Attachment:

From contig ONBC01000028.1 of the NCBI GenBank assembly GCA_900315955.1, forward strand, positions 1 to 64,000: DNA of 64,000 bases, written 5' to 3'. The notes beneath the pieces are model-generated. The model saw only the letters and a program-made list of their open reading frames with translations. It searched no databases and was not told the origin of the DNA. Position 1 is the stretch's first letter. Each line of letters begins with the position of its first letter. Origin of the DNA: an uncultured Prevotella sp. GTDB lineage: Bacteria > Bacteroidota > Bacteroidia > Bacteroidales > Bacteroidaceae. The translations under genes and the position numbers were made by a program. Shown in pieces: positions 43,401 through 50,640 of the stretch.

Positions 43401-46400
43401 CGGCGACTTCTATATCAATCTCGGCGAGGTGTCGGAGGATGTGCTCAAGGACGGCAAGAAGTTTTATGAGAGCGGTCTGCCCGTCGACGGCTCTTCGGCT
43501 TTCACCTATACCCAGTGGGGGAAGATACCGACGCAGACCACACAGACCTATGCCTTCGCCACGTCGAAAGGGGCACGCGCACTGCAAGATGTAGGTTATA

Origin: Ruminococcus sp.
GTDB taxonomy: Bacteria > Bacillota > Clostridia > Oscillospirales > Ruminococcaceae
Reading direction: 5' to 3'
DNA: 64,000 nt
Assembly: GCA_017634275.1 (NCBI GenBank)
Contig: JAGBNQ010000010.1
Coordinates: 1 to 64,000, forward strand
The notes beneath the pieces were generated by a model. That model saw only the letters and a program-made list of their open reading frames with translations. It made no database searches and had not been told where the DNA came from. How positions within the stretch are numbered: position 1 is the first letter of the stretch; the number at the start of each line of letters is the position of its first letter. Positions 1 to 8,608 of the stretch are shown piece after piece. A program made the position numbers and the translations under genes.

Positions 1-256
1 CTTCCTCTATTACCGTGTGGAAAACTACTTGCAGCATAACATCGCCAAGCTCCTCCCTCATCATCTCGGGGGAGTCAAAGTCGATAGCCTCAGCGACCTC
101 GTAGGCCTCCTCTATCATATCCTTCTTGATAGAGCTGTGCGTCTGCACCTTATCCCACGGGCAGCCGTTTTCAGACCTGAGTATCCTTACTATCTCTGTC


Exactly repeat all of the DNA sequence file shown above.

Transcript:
From contig ONBC01000028.1 of the NCBI GenBank assembly GCA_900315955.1, forward strand, positions 1 to 64,000: DNA of 64,000 bases, written 5' to 3'. The notes beneath the pieces are model-generated. The model saw only the letters and a program-made list of their open reading frames with translations. It searched no databases and was not told the origin of the DNA. Position 1 is the stretch's first letter. Each line of letters begins with the position of its first letter. Origin of the DNA: an uncultured Prevotella sp. GTDB lineage: Bacteria > Bacteroidota > Bacteroidia > Bacteroidales > Bacteroidaceae. The translations under genes and the position numbers were made by a program. Shown in pieces: positions 43,401 through 50,640 of the stretch.

Positions 43401-46400
43401 CGGCGACTTCTATATCAATCTCGGCGAGGTGTCGGAGGATGTGCTCAAGGACGGCAAGAAGTTTTATGAGAGCGGTCTGCCCGTCGACGGCTCTTCGGCT
43501 TTCACCTATACCCAGTGGGGGAAGATACCGACGCAGACCACACAGACCTATGCCTTCGCCACGTCGAAAGGGGCACGCGCACTGCAAGATGTAGGTTATA

Origin: Ruminococcus sp.
GTDB taxonomy: Bacteria > Bacillota > Clostridia > Oscillospirales > Ruminococcaceae
Reading direction: 5' to 3'
DNA: 64,000 nt
Assembly: GCA_017634275.1 (NCBI GenBank)
Contig: JAGBNQ010000010.1
Coordinates: 1 to 64,000, forward strand
The notes beneath the pieces were generated by a model. That model saw only the letters and a program-made list of their open reading frames with translations. It made no database searches and had not been told where the DNA came from. How positions within the stretch are numbered: position 1 is the first letter of the stretch; the number at the start of each line of letters is the position of its first letter. Positions 1 to 8,608 of the stretch are shown piece after piece. A program made the position numbers and the translations under genes.

Positions 1-256
1 CTTCCTCTATTACCGTGTGGAAAACTACTTGCAGCATAACATCGCCAAGCTCCTCCCTCATCATCTCGGGGGAGTCAAAGTCGATAGCCTCAGCGACCTC
101 GTAGGCCTCCTCTATCATATCCTTCTTGATAGAGCTGTGCGTCTGCACCTTATCCCACGGGCAGCCGTTTTCAGACCTGAGTATCCTTACTATCTCTGTC